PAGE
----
also extend to sponsoring course places on certification programmes such as Cisco's CCE.
C8N 9 8eyond FairTrade
Education for AII - Chana
A Plan of Action
his document outlines the challenges facing African organisations attempting the
leverage technology in an attempt to compete in global marketplaces. together with a
description of what a solution might look like - A FairTrade internet provider. able to
balance European negotiation with local delivery and a model to capture and transfer
Setting up a virtual network operator as described in the previous section. while considerably
less expensive than owning a physical satellite network. still requires significant startup
n order to make this a viable and sustainable project. two things are required:
Seed funding to create the virtual operator
nitial commitment from FairTrade organisations and NC0's that they intend to use
such a service
The initial funding level and commitment for a virtual operator agreement will determine
how quickly and flexibly the service can reach organisations. The following list may be used
to give an order of magnitude indication of the costs for a full virtual operator service:
f250.000 will create the virtual network immediately for the first 50 members
f500.000 will allow a number of local support teams to be trained and for provide a
number of "flyaway" solutions to be provided into a number of member nations to act
both as services to founding members and as examples to other local organisations
who may never have seen this kind of connectivity before. These "flyaway" solutions
would also be available to NC0's for emergency intervention.
The funding being sought is specifically for capital and startup elements. 0ngoing revenue
costs will be covered by subscriptions from FairTrade organisations and NC0's. The
investment used to secure the startup hardware will be recouped and reinvested by renting
the equipment to founder members.
C8N 10 A Plan of Action
FairTrade roadband
C8N 11 A Plan of Action
Education for AII - Chana
About C8N
he Community 8roadband Network was launched in the
UK during January 2004 by the then Pural Affairs
Vinister Alun Vichael and 8roadband Vinister Stephen
Timms. The C8N is a cooperative of communityrun
independent broadband operators. and it aims to encourage
and support the provision of local broadband services as an
alternative to the large national service providers.
At the time of the C8N's 2004 conception. most of the UK's
community broadband projects were being established to
provide broadband services to homes and businesses that were not being served by any other
C8N member projects typically cover rural countryside. where other forms of broadband can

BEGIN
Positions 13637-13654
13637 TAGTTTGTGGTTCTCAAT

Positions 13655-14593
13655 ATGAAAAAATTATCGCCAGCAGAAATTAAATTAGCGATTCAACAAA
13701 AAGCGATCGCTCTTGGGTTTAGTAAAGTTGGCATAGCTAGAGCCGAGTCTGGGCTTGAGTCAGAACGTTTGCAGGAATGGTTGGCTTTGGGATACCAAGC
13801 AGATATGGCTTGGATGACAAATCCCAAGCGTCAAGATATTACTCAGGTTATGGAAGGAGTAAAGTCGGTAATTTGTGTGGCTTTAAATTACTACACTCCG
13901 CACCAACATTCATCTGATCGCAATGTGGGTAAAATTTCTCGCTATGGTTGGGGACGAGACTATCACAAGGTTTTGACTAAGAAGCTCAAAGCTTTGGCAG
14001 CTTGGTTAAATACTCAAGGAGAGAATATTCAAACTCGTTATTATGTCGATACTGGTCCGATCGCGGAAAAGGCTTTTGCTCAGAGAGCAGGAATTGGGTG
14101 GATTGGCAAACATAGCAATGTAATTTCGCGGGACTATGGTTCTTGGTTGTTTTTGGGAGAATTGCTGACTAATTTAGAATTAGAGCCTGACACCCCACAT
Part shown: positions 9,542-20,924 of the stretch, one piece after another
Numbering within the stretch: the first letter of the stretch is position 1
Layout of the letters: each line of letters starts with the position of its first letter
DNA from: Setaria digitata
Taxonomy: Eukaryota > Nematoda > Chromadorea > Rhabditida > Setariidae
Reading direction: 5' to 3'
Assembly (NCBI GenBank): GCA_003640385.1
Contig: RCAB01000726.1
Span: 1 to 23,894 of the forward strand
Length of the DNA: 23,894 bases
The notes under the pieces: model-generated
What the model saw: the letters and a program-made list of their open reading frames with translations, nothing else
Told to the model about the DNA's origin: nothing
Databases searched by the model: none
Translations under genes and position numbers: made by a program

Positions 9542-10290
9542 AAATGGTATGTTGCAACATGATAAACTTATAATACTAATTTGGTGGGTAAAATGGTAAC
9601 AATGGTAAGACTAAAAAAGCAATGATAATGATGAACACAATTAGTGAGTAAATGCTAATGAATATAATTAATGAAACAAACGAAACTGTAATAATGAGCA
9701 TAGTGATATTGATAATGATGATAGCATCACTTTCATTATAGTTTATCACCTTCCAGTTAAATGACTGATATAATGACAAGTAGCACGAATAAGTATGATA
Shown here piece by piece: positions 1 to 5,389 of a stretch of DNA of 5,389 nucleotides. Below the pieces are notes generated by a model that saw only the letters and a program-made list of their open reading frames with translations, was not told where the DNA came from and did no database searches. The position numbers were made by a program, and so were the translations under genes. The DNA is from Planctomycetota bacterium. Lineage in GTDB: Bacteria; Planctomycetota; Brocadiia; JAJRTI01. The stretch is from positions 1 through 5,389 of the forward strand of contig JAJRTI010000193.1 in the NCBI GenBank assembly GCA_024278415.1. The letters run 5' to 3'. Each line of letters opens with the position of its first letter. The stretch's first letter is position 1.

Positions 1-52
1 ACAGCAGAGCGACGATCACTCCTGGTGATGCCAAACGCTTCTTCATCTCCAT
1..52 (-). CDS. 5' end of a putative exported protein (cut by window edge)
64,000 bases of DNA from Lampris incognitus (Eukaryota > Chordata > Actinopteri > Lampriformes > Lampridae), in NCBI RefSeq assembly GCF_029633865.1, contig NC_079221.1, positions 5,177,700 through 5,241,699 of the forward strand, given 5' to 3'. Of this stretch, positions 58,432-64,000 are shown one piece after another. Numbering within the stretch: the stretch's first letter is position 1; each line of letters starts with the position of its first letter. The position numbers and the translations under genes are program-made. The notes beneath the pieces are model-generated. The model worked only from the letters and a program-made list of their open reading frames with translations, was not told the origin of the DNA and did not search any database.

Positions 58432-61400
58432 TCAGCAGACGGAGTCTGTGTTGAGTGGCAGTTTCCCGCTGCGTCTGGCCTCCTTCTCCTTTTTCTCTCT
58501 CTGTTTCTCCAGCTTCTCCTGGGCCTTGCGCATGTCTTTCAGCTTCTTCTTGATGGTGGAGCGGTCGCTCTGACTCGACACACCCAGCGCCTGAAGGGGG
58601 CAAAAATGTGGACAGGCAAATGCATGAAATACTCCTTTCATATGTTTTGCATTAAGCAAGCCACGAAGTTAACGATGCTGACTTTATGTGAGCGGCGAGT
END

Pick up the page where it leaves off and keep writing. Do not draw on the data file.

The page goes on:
be scarce. or urban areas identified for regeneration where a traditional broadband
infrastructure may not fulfil the needs of local people.
0ver the past two years. as 8T has accelerated its exchange upgrade programme. the focus of
the C8N members has begun to shift towards the provision of higherspeed nextgeneration
broadband services. including highercapacity wireless and fibreoptic networks. and to
sharing our experiences internationally.
There is an increasingly important role for community broadband projects even after
traditional operators have provided vanilla services into an area. Vany member projects give
something back to their local community. and are constantly innovating and evolving their
service to the needs of their community.
C8N 12 About C8N
FairTrade roadband
About the Author
Adrian Wooster is a 0irector of C8N and the founder of CTC.
where he specialises in next generation broadband strategy and
He has worked for almost 20 years in the international
telecommunications industry. and been actively involved in the
community broadband movement for the past few years. having
been a cofounder of 0P8. a communityowned broadband
network in rural 0xfordshire.
Previously. he has been the Clobal Communications Architect
for a Silicon 7alley corporation. and product strategist for a
major competitive telecommunications operator. n 2004 he
formed CTC; an organisation which focuses on developing
innovative communityled technology projects from concept to
0o you know C8N:
C8N supports. promotes and develops communityowned broadband schemes.
We have directly helped around 100 projects throughout Creat 8ritain
We have over 200 members regularly contributing
We develop strategic thinking in Next Ceneration services and architectures
We work with partners to deliver advanced and exciting community services
Consltn Servces
C8N blends social and technical consulting to maximise the impact on community initiatives
and projects.
C8N's network of visionary thinkers and inhouse expertise ensures C8N organised events are
always stimulating and exciting.
C8N 1J About C8N
Education for AII - Chana
To enquire further about how C8N's expertise may help your project. contact Valcolm
0845 456 2466
Unit 12. Enterprise House
Vanchester Science Park
Lloyd Street North
Vanchester. V15 4EN
C8N 14 About C8N
FairTrade roadband
A Chana and Telecommunications
ssentially there are three core choices when selecting a broadband provider in Chana -
the state incumbent. Chana Telecom; a socalled competitive alternative provider; or a